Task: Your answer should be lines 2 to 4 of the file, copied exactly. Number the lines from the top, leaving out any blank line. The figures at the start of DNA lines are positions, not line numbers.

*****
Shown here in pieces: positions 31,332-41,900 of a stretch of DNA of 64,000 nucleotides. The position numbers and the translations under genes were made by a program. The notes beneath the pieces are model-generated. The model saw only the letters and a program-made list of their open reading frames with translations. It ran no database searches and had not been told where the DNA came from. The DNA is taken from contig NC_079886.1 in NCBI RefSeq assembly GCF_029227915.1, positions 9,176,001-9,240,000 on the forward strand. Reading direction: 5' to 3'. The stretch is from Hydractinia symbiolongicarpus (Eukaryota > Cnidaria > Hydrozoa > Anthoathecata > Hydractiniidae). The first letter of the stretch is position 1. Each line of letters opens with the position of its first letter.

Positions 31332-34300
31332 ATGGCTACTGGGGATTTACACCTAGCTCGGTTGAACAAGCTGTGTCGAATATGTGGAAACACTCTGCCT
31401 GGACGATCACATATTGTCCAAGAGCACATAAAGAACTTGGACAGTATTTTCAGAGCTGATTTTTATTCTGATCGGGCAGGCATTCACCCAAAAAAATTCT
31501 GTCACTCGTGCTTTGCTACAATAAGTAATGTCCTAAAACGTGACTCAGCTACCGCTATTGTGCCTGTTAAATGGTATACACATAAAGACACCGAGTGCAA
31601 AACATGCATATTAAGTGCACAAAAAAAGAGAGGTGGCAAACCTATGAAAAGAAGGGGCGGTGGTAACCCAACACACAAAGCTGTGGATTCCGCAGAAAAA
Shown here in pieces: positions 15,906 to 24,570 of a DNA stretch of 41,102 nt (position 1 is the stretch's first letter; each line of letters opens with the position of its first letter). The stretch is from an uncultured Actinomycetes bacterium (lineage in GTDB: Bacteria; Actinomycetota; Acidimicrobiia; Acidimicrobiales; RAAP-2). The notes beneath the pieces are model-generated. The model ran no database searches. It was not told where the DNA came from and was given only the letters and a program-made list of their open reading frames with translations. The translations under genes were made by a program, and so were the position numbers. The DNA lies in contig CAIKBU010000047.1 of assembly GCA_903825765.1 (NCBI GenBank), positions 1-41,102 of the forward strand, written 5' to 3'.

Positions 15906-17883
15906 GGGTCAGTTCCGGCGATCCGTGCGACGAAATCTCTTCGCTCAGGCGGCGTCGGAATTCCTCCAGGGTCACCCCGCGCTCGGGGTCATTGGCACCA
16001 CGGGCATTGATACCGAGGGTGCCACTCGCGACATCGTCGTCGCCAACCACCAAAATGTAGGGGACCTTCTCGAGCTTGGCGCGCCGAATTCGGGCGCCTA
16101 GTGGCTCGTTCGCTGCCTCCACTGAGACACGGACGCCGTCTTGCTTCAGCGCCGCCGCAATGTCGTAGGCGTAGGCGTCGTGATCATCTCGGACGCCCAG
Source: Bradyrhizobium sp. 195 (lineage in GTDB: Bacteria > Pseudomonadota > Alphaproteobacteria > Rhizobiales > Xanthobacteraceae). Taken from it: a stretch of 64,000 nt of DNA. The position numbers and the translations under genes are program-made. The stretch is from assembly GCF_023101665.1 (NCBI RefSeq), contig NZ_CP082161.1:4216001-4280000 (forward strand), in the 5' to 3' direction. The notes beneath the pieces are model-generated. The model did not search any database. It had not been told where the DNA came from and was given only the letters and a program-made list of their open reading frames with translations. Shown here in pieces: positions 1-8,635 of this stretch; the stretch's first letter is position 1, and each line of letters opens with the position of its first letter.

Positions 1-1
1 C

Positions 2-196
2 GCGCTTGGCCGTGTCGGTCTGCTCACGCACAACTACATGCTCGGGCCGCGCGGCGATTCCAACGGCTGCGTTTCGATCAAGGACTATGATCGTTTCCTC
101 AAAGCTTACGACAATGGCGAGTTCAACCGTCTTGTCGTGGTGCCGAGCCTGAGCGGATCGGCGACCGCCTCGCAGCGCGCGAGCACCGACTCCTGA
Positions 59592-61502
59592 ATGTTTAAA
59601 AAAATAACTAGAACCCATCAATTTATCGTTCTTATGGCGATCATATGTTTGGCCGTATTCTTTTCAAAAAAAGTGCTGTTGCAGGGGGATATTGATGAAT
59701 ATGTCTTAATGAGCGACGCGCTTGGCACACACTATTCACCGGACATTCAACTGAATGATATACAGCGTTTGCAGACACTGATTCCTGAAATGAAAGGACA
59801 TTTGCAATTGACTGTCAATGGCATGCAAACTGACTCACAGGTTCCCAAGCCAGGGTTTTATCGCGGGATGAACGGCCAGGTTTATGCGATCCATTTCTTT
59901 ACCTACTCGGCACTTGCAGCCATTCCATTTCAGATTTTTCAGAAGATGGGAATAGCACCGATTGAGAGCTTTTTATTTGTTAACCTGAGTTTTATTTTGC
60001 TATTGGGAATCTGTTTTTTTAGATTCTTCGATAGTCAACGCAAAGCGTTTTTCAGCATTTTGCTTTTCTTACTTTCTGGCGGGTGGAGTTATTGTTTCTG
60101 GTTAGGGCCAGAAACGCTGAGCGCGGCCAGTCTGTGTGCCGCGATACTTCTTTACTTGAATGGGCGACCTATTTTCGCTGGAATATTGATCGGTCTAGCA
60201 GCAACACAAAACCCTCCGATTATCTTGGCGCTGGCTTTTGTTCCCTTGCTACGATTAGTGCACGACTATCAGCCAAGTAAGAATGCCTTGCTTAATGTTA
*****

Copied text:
Positions 31332-34300
31332 ATGGCTACTGGGGATTTACACCTAGCTCGGTTGAACAAGCTGTGTCGAATATGTGGAAACACTCTGCCT
31401 GGACGATCACATATTGTCCAAGAGCACATAAAGAACTTGGACAGTATTTTCAGAGCTGATTTTTATTCTGATCGGGCAGGCATTCACCCAAAAAAATTCT